But remember what the MSM is telling you…there’s not enough supply of houses and we’re still short of supply and also Gen Z and Millenials will continue to keep price steady and strong….

My Millennial siblings barely have C$15,000 in savings after working in contract jobs for a decade (since 2011). The GTA rents eat up most of the paycheque unless one wants to live in a room located near the furnace of a Boomer’s basement for at least C$800 a month.

Anecdotal evidence, but I’ve been watching a specific luxury housing development in the suburbs of Seattle that has about 150-200 homes. Up until about 2 weeks ago, houses would sell within 2-4 days, and inventory would be 2-3 homes for sale at any one time. Two weeks ago, it’s like a switch flipped off. Ten homes hit the market and all of them are still for sale after 8 days, except one that is pending.

Things appear to be turning in some frothy areas, as expected. The price declines will likely appear soon.

One comment……for years we have been screaming for higher rates……nobody listens……. Now that the Walton and Dayton families are taking it in the shorts……..it don’t matter how many get unemployed …….Jay is going to raise rates…….

Another all-time high for RRPs. Waiting to see it bust through that 2T ceiling any day now.

RRP demand swells to new all-time high of $1.973.4tn; 2tn barrier within reach

And this in the absence of EOQ window-dressing by the banks.

“In this context, “volatility” always means sagging stock prices, because no one complains about upward volatility, and stocks are croaking.”

So true. You’ll never hear of a class action lawsuit with an increasing stock price. The lawyers are going to be working overtime for the next few years to come.

And the Vix just means up or down, not magnitude of recent change. Something is fishy with the vix.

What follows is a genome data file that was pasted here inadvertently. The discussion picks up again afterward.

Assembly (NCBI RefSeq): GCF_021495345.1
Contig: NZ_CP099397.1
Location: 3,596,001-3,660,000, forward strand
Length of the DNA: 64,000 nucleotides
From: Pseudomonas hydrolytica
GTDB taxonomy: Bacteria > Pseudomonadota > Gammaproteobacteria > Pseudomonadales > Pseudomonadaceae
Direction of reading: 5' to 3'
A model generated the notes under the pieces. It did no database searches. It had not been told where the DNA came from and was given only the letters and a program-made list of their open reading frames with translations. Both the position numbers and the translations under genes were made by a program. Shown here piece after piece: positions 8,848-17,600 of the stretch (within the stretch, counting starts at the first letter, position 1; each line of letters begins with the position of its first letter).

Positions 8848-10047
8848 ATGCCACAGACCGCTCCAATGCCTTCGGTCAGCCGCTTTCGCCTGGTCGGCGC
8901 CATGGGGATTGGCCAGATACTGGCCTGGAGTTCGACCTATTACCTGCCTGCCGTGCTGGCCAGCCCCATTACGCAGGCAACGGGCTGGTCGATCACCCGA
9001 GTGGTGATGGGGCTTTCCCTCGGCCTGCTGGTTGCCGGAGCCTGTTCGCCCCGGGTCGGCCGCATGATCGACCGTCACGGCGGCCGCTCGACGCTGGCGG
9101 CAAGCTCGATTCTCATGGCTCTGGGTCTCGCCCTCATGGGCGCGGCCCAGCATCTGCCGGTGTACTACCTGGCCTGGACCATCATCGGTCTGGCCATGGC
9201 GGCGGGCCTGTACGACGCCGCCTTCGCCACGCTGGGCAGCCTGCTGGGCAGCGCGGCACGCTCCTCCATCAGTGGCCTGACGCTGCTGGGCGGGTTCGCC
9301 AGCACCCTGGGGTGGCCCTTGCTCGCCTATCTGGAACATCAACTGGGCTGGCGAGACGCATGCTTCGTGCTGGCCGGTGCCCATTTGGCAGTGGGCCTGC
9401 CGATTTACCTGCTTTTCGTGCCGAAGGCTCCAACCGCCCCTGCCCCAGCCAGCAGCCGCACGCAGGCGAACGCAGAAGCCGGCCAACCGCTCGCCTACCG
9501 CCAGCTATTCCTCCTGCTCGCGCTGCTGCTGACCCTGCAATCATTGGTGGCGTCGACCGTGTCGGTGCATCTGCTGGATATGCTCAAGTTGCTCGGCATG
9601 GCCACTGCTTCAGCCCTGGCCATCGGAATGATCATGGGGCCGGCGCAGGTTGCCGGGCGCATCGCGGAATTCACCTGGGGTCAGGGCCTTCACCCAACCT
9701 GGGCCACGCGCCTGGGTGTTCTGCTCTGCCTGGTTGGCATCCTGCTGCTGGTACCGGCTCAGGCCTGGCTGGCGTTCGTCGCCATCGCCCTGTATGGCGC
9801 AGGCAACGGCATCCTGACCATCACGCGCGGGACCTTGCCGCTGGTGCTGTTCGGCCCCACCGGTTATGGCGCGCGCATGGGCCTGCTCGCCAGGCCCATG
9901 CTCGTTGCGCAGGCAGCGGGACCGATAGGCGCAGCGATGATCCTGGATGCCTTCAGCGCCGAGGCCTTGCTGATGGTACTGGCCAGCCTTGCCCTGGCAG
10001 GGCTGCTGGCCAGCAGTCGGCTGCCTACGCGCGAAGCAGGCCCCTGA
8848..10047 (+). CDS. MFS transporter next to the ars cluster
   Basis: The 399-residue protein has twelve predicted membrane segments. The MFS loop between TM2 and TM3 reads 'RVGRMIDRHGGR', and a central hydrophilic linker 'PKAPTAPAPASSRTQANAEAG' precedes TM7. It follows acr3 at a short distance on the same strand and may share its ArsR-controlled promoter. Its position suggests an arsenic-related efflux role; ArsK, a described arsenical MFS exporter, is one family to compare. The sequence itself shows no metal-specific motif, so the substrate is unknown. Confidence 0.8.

We need an instant rate increase of 2%, and 1% on mortgages! But, can the system junkies handle it?

of course not, he’s from nebraska!

Jay stayed up all night adding two and two and kept getting 7……..so he had to state today……it might not be so soft a landing after all….its going to be challenging…..going down with transitory as one of his comedy act best. Just a week ago it was strong employment will insure a soft landing. I truly believe that the last fed chair we had that had an IQ above 110 and did not sell his office furniture was Volcker. Since him its been one used car dude after another. Whats the trifecta going to be……..it has to be a word that describes a depression that does not hurt……how bout…..statistical depression. There you have it…..transitory inflation, challenging landing and statistical depression. Yep…..he will go down as a great one……I can see why he was renominated and confirmed……just last week……he fits right in with the leadership in dc.

Didn’t the FED just announce yesterday that the rate hikes were already priced in? The wipeout today is just more egg all over these clowns’ faces. How about they STFU and go away for a while? Just raise rates and quit yappin’ your jaws, boy! If we want to hear more out of you we’ll squeeze that puny neck. We’ve reached “peak FED.” These self-important aszholes have ruined everything they touch.